The Bellwether Revivals is part Evelyn Waugh, part Patricia Highsmith, and part… something else.  Twilight Zone, perhaps.  The protagonist, Oscar Lowe, is a townie with few prospects in the storied university town of Cambridge.  While wandering past the King’s College chapel, he is entranced by the organ music he hears.  He sits in on the service and become enamored by one of the angelic voices in the choir.  Oscar waits on the chapel steps, hoping to meet her.  She is Iris Bellwether, and her brother Eden, it turns out, is the organist.  He falls in with the Bellwether siblings, pulled into their otherworldly existence.

In a kind of Talented Mr. Ripley, in reverse, Oscar begins to fear the unhinged genius of Eden Bellwether.  A musical prodigy, he is convinced that certain compositions and ceremonies can heal.  Vibrations realign and agitate cells to reconfigure, almost like string theory on a larger scale.   But Eden’s hobby begins to take on a life of its own — and threatens to destroy others’.

Wood presents a setting that only Old World, storied intellectuals live in. Here, the minds of Cambridge meet the unfettered wealth and youthful arrogance. Like Nick Carraway in the Great Gatsby, the reader needs the guidance of Oscar in this strange yet simultaneous world.  Wood describes an evening with the Bellwether family:

They all retired to the drawing room after dessert.  It had the conscious extravagance of a hotel lobby: leather sofas, candleabras, a grand piano, and a marble fireplace.  Theo stood behind a rosewood cabinet, stacked with cut-glass decanters, and began removing stoppers and sniffing the contents of each bottle, as if about to commence some explosive chemistry experiment.  Eventually, he chose one and lifted it.  ‘ Alright.  Who’ll share some Delamain with me?  Oscar, I know your’e game.’  Theo raised one eyebrow.

‘Thanks, Mr. Bellwether,’  he said, ignoring Iris’s suggestive cough.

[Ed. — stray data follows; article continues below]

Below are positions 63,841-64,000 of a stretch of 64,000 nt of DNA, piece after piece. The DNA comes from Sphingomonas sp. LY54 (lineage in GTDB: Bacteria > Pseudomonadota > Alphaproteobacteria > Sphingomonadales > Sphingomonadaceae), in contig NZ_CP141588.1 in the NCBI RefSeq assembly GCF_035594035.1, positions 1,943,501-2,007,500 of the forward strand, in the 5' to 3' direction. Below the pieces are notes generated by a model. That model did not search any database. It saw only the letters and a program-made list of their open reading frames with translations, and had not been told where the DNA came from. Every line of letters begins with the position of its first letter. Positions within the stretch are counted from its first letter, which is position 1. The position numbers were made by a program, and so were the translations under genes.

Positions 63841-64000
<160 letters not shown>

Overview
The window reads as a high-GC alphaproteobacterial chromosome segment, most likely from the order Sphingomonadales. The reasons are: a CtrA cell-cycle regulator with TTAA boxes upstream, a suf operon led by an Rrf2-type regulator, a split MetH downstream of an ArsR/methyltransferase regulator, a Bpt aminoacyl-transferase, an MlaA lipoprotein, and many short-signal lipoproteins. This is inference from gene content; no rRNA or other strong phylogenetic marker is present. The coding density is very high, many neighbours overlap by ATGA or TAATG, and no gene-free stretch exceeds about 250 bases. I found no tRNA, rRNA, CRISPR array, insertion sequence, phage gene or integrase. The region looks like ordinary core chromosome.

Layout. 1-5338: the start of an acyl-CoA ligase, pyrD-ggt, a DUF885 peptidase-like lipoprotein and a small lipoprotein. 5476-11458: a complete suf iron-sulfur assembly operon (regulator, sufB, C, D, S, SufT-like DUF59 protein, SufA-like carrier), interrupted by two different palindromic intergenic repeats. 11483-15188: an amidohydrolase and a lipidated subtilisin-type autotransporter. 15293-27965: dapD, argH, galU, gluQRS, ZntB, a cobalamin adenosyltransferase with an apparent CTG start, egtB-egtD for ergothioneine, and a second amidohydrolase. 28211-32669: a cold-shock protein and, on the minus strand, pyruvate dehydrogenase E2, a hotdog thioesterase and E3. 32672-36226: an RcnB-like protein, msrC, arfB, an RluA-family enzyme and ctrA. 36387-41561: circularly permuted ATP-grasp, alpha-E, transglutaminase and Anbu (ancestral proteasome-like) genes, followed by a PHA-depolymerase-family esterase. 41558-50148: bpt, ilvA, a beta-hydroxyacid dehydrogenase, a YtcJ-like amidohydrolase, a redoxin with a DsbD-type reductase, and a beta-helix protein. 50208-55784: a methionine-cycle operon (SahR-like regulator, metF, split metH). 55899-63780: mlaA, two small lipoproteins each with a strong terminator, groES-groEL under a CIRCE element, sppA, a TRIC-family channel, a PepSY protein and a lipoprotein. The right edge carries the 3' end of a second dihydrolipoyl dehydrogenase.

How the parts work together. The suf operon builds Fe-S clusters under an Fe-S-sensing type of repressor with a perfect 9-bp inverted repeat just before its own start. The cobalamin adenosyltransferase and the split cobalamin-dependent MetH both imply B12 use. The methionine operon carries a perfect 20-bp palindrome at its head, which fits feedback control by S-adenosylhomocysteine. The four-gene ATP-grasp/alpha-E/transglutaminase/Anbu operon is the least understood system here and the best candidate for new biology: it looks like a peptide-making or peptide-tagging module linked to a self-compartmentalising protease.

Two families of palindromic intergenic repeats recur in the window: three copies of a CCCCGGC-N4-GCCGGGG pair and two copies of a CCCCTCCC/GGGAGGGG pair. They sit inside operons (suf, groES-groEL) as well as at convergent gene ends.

‘Some of the best cognac you’ll ever drink, this,’ Theo went on. ‘Three grand for seventy piddling centilitres.’   ~Pg. 96.

This is a conversation Oscar could never even begin to have.  It’s doubtful someone in his position would ever even have £3000 together.  His world consists of 12-hour shifts at an elderly nursing home.  Still, he manages to find pleasure in it, befriending an old man who lends him books and life advice. But after meeting the Bellwethers, Oscar finds himself constantly feeling out place no matter where he is of who he is with.  As Eden slowly takes over their lives, things become even more surreal.

Wood’s writing is clear and straightforward, which makes the oddity of the story all the more powerful.  The characters, particularly Eden Bellwether and Herbert Paulsen, are richly drawn.  The story does take a couple of chapters to get going, but once it does, it is highly addictive.  A few flakes become a snowball, then an avalanche.  It’s a forceful, unnerving and brilliant book.

Many thanks to the folks at Viking Adult for the review copy.  Visit author Benjamin Wood’s official site.

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ISBN 9780670023592 | 432 pages | 14 Jun 2012
Viking Adult | 5.98 x 9.01in | 18 – AND UP

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